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The Telecom Digest for November 11, 2013
Volume 32 : Issue 229 : "text" Format
Messages in this Issue:
How Teen Nick D'Aloisio Has Changed the Way We Read (Monty Solomon)
All Is Fair in Love and Twitter (Monty Solomon)
Conquering Android's World of Themes (Monty Solomon)

====== 32 years of TELECOM Digest -- Founded August 21, 1981 ======

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Date: Sun, 10 Nov 2013 16:17:19 -0500 From: Monty Solomon <monty@roscom.com> To: telecomdigestmoderator.remove-this@and-this-too.telecom-digest.org. Subject: How Teen Nick D'Aloisio Has Changed the Way We Read Message-ID: <p06240820cea59826a9f2@[]> WSJ. MAGAZINE 2013 TECHNOLOGY INNOVATOR How Teen Nick D'Aloisio Has Changed the Way We Read When a Hong Kong billionaire emailed a London tech startup to inquire about investing, he didn't realize its entire workforce consisted of a single kid working in his bedroom. Meet the 18-year-old WSJ. Magazine Technology Innovator of 2013 who became an overnight millionaire by inventing an app that may revolutionize how we read on the go By SETH STEVENSON Nov. 6, 2013 http://online.wsj.com/news/articles/SB10001424052702303376904579137444043720218
Date: Sun, 10 Nov 2013 14:16:21 -0500 From: Monty Solomon <monty@roscom.com> To: telecomdigestmoderator.remove-this@and-this-too.telecom-digest.org. Subject: All Is Fair in Love and Twitter Message-ID: <p0624080ecea58b0a9745@[]> All Is Fair in Love and Twitter By NICK BILTON October 9, 2013 Right in the center of South Park, a large, grassy oval near San Francisco's financial district, there is a rinky-dink playground with slides, ladders and firefighter poles, all dented and dinged, connected by gritty brown pylons. Yet for many in Silicon Valley, this playground is hallowed ground. It was here, one breezy day in 2006, according to legend, that Jack Dorsey ordered burritos with two co-workers, scaled a slide and, in a black sweater and green beanie, like a geeked-out Moses on Mount Sinai, presented his idea for an Internet service that would allow users to update their current status and share what they were doing. "That playground right up there is where I first brought up the idea," Dorsey, whose present-day uniform is a white Dior dress shirt and tailored dark blazer, told CNBC earlier this year. "The idea for Twitter?" the interviewer asked him. "Yep," Dorsey replied. In Silicon Valley, ideas are not in short supply. At every coffee shop, beer garden and technology conference, there are legions of start-up founders, like screenwriters clutching their scripts, desperate to show off an app or site that they believe will be the next big thing. Yet around 75 percent of start-ups fail. Usually it's not simply because the ideas are bad (although some certainly are), but because of a multitude of other problems. They are either ahead of their time or too late. Some have too much money and collapse under their own weight; others have trouble raising the capital they need to survive. Still others implode because of the poor management and infighting of founders who have no experience actually running companies. For the ones that make it, success often comes down to a lot of luck. YouTube was one of dozens of video-sharing sites in existence when it was purchased for $1.7 billion by Google. Instagram wasn't the first app on iTunes to share photos, yet Facebook still paid $1 billion for it. Twitter wasn't the first place to share a status online; it was certainly the luckiest. Celebrities joined the service, then a queen, presidents, news organizations and, of course, Justin Bieber. Seven years after it was founded, the company with a catchy name had more than 2,000 employees, more than 200 million active users and a market value estimated at $16 billion. When it makes its initial public offering, many of Twitter's co-founders, employees and investors are going to become very, very rich. Evan Williams, a co-founder who financed the company out of his pocket during its first year, is expected to make more than $1 billion. Dorsey, the company's executive chairman and putative mastermind, will make hundreds of millions. But in Silicon Valley, luck can be a euphemism for something more sinister. Twitter wasn't exactly conceived in a South Park playground, and it certainly wasn't solely Dorsey's idea. In fact, Dorsey forced out the man who was arguably Twitter's most influential co-founder before the site took off, only to be quietly pushed out of the company himself later. (At which point, he secretly considered joining his biggest competitor.) But, as luck would have it, Dorsey was able to weave a story about Twitter that was so convincing that he could put himself back in power just as it was ready to become a mature company. And, perhaps luckiest of all, until now only a handful of people knew what really turned Twitter from a vague idea into a multibillion-dollar business. ... http://www.nytimes.com/2013/10/13/magazine/all-is-fair-in-love-and-twitter.html?pagewanted=all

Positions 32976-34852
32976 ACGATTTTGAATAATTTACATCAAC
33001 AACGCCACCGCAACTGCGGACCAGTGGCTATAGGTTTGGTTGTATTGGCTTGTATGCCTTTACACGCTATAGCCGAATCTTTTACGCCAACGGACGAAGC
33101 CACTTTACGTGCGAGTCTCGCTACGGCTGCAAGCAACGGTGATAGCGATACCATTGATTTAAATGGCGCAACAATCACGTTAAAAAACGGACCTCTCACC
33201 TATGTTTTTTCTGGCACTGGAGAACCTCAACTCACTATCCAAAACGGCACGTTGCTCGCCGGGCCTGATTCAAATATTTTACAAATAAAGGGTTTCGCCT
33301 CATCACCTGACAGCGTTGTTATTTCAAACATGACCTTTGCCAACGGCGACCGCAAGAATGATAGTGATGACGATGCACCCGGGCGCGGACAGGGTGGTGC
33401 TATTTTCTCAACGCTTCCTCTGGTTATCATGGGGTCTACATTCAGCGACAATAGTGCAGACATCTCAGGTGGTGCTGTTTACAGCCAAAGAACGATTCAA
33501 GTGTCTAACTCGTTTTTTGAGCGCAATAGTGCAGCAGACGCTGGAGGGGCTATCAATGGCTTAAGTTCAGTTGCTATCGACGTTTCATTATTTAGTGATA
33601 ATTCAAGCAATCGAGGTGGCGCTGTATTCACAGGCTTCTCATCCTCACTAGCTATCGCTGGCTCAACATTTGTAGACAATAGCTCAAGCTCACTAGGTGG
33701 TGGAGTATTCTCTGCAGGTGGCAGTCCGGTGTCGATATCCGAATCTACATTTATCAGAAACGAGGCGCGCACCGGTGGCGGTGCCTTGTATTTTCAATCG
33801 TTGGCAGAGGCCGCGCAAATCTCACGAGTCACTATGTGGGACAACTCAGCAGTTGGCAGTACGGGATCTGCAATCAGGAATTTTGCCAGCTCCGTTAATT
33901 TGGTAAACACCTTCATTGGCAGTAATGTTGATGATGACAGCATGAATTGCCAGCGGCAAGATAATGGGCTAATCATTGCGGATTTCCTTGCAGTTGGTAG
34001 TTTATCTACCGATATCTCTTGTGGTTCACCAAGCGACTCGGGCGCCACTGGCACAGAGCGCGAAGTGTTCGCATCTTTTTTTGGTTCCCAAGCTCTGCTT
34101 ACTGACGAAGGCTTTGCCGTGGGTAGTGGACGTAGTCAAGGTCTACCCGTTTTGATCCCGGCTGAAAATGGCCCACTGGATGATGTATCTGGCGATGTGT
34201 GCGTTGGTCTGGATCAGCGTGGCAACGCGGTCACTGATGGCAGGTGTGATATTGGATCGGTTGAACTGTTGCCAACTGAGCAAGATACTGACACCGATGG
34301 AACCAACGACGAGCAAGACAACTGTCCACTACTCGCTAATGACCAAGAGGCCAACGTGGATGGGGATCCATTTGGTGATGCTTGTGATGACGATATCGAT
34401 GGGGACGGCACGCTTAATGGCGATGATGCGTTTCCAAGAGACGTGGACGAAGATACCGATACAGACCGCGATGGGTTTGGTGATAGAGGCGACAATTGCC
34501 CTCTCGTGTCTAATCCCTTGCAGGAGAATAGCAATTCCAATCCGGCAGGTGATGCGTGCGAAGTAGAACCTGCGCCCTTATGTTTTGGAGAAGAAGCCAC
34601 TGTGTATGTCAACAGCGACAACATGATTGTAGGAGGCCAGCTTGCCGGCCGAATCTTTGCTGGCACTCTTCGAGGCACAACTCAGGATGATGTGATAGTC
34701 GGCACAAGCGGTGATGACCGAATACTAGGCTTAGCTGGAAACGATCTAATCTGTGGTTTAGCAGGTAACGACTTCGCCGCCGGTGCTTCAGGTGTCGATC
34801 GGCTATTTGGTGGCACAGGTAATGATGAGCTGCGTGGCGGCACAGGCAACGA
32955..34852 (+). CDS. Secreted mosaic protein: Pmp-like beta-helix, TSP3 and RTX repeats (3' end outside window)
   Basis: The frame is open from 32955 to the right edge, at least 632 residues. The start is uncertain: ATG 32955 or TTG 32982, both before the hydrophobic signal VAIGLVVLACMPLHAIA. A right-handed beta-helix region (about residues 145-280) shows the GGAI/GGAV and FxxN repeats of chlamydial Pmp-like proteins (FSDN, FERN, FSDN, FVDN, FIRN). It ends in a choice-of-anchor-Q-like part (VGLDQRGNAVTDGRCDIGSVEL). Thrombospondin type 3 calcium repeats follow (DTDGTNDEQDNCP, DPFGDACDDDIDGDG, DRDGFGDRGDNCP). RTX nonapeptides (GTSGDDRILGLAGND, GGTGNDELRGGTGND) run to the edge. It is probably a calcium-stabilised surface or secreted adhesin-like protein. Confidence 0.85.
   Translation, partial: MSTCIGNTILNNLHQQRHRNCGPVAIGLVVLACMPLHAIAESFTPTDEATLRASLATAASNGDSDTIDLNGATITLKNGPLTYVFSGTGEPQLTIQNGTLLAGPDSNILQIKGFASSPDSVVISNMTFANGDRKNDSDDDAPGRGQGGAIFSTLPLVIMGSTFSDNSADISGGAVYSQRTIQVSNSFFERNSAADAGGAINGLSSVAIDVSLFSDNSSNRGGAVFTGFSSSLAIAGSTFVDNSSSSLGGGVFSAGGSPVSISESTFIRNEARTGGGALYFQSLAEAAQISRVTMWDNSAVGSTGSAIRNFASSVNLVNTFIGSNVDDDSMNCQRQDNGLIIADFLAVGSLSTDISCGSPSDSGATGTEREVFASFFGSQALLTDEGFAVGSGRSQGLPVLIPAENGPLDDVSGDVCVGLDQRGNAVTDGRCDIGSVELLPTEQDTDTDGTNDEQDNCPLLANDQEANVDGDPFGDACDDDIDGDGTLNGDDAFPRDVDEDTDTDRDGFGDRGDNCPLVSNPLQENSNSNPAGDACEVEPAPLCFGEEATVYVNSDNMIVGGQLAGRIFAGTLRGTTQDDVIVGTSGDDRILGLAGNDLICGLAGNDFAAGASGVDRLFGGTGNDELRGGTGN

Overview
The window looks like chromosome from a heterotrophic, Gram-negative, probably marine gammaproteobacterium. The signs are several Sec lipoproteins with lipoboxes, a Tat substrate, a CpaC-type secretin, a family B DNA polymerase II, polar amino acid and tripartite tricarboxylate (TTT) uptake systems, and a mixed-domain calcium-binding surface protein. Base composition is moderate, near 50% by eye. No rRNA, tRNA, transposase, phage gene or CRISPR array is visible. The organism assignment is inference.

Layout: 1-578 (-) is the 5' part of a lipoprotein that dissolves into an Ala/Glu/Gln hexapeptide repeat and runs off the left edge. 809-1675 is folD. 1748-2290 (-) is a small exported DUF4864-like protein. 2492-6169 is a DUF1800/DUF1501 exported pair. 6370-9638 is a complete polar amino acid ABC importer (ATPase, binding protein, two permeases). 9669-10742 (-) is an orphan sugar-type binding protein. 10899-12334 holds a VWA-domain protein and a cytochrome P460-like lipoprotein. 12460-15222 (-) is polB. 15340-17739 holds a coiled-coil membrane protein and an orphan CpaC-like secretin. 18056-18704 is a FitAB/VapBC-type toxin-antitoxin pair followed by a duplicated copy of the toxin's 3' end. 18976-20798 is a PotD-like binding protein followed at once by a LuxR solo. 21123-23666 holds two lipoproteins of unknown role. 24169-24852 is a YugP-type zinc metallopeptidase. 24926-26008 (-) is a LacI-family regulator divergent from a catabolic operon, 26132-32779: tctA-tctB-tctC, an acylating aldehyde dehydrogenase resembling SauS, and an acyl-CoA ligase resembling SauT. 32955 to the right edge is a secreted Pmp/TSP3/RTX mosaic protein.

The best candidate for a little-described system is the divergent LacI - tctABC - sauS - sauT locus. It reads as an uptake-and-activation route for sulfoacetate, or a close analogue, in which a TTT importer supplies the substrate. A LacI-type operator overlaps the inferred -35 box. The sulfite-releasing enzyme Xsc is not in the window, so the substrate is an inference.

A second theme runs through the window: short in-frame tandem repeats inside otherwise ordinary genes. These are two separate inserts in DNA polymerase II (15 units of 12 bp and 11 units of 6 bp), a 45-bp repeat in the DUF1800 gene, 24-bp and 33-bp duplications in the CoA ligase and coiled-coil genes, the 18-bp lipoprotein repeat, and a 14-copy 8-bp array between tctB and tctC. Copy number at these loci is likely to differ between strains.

Date: Sun, 10 Nov 2013 18:17:44 -0500 From: Monty Solomon <monty@roscom.com> To: telecomdigestmoderator.remove-this@and-this-too.telecom-digest.org. Subject: Conquering Android's World of Themes Message-ID: <p06240830cea5c47b0df1@[]> Conquering Android's World of Themes By DAVID SEGAL November 6, 2013 A few weeks ago, I ditched my iPhone 4S for an HTC One, and now I think the difference between the world's most popular smartphone operating systems - Apple's iOS and Google's Android - can be explained with a metaphor about home decorating. The iPhone is a mansion designed by experts with superb taste. It's beautifully laid out, and all the rooms, wiring and plumbing work together seamlessly. But once you move in, you can make only the tiniest of alterations. The designers of Android, and companies like HTC, which modify that operating system in different ways, don't have the same skills. But you can trash just about every aesthetic choice they've made and renovate to your heart's content. Big fan of "Breaking Bad"? Trick out your Android phone with "Breaking Bad" imagery, with icons from the periodic table, as featured in the opening of the TV show. Love Scrabble? Your phone can look just like a Scrabble board. An Android phone is endlessly customizable, down to the last pixel. The problem is that creating the most striking and novel Android looks is a baffling chore, one that requires mastery of software that seems lifted from that Russian space capsule in "Gravity." Take a look at the many how-to tutorials on YouTube, where Android theme designers - or themers, as they are known - offer step-by-step instructions so you can replicate their handiwork. It's so confusing that it's hard to get to the part that's confusing. ... http://www.nytimes.com/2013/11/07/technology/personaltech/embracing-androids-dazzling-world-of-themes.html